Quebec’s Chief Of Police Retires From Force A Year After Suspension For Alleged Misconduct

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The head of Quebec’s provincial police, Martin Prud’homme, said he is retiring from the police force on the 30th of August, barely 24 months after suspension for alleged misconduct.

In 2019, the police chief was suspended, with pay, from Sûreté du Québec (SQ), at the Public Security Minister’s behest due alleged criminal misconduct.

Then, the government stated that it made the decision purely for administrating reasons.

Less than 12 months later, in 2020, the police chief said that those higher up the chain had formed a committee behind closed doors to investigate his alleged conduct. He asked that the committee cease its activities.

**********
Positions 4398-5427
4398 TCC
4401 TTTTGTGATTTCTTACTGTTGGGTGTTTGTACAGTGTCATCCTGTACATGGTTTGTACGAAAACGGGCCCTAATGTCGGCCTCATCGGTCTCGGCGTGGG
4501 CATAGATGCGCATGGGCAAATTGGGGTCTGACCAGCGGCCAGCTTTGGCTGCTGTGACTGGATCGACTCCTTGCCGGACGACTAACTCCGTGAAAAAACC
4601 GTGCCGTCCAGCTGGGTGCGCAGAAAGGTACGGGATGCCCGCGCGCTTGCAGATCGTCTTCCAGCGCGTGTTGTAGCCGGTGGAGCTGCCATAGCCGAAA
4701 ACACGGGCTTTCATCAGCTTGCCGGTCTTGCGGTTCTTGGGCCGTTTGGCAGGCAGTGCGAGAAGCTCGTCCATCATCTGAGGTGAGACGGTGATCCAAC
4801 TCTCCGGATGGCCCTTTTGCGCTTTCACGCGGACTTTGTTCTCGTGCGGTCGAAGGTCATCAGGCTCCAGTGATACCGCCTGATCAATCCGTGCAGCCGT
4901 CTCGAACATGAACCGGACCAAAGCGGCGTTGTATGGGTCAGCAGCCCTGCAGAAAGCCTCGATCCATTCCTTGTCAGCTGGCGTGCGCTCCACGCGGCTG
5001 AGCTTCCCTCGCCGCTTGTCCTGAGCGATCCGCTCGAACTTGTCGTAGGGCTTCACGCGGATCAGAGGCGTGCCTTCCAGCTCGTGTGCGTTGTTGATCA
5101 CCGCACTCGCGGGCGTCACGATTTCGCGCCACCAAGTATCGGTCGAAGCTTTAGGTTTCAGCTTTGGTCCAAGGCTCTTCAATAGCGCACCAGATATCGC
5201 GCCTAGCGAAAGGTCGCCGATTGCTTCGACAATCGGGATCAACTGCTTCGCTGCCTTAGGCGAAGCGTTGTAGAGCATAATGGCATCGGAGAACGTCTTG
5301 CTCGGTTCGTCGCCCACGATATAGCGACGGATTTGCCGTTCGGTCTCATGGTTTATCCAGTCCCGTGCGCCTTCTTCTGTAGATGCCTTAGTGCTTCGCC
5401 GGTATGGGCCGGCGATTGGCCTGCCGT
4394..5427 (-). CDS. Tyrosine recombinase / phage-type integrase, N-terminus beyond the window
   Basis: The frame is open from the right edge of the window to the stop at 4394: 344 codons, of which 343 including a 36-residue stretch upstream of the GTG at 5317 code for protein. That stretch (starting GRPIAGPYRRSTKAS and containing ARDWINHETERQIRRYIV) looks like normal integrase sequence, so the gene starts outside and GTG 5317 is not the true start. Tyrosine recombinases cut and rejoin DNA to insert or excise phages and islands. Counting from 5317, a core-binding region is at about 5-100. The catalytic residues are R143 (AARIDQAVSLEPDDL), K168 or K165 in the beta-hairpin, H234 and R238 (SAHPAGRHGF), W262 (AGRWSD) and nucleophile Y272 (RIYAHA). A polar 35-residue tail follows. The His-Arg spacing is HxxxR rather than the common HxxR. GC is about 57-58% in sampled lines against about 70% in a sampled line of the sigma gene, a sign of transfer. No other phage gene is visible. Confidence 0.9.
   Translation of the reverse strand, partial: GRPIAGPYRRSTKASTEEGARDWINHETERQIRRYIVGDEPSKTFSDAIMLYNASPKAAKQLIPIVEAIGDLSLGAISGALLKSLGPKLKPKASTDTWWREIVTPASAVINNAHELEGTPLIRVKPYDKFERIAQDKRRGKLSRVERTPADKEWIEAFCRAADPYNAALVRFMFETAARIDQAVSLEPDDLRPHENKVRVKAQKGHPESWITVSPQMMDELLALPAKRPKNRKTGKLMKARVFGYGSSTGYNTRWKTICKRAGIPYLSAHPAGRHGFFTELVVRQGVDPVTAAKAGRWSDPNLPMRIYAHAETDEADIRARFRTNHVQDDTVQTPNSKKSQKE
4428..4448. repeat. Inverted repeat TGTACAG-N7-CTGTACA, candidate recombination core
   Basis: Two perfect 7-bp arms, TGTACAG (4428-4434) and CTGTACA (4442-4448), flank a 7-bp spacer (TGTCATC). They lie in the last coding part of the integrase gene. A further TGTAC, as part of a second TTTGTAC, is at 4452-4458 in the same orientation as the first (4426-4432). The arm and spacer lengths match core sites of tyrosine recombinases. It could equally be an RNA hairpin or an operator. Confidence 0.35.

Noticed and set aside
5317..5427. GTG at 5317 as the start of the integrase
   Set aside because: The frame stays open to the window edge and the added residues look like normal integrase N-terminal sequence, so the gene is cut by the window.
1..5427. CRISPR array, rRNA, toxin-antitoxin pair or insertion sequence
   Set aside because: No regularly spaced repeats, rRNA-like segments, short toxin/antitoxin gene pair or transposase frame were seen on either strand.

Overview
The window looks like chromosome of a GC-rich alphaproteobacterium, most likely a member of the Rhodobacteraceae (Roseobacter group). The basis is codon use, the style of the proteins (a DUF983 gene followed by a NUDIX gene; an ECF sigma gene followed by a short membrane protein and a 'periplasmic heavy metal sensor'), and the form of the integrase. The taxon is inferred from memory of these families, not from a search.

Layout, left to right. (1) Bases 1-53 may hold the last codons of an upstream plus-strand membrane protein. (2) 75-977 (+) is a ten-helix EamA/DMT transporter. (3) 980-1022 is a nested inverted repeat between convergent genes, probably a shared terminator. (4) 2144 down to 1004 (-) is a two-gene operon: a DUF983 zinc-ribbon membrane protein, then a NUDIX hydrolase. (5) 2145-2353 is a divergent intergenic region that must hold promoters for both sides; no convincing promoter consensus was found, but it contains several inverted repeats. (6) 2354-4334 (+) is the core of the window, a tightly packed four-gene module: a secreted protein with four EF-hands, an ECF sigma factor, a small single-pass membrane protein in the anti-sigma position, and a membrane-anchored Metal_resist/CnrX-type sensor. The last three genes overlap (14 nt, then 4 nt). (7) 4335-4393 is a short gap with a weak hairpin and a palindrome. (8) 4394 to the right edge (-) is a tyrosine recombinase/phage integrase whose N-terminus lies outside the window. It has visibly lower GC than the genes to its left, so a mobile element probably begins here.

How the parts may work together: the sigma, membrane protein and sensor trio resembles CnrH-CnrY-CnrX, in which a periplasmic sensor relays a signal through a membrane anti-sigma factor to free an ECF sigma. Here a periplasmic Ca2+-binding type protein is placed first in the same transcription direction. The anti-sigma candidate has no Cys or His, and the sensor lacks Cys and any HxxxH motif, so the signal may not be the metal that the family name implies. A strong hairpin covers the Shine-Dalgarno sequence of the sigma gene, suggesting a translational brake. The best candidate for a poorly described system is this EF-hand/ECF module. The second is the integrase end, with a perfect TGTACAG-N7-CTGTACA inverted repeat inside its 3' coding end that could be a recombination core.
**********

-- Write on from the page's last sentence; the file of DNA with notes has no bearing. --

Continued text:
Based court documents, Prud’homme said the committee was looking into the source media leaks regarding cases linked to anti-graft police unit, UPAC.

Prud’homme said he was a target due a phone conversation he had with Annick Murphy, Quebec’s head prosecutor. The two discussed rumors that the police chief had something to do with the media leaks.

Despite his efforts, the committee continued its investigation even after it was decided that the Prud’homme would not face prosecution.

Now that he has quit the force, the security minister has asked that investigations cease in honor of agreement between the police chief and the government.

The police chief and the security minister agreed no further comments on the matter will be made because details of the deal have been sealed.

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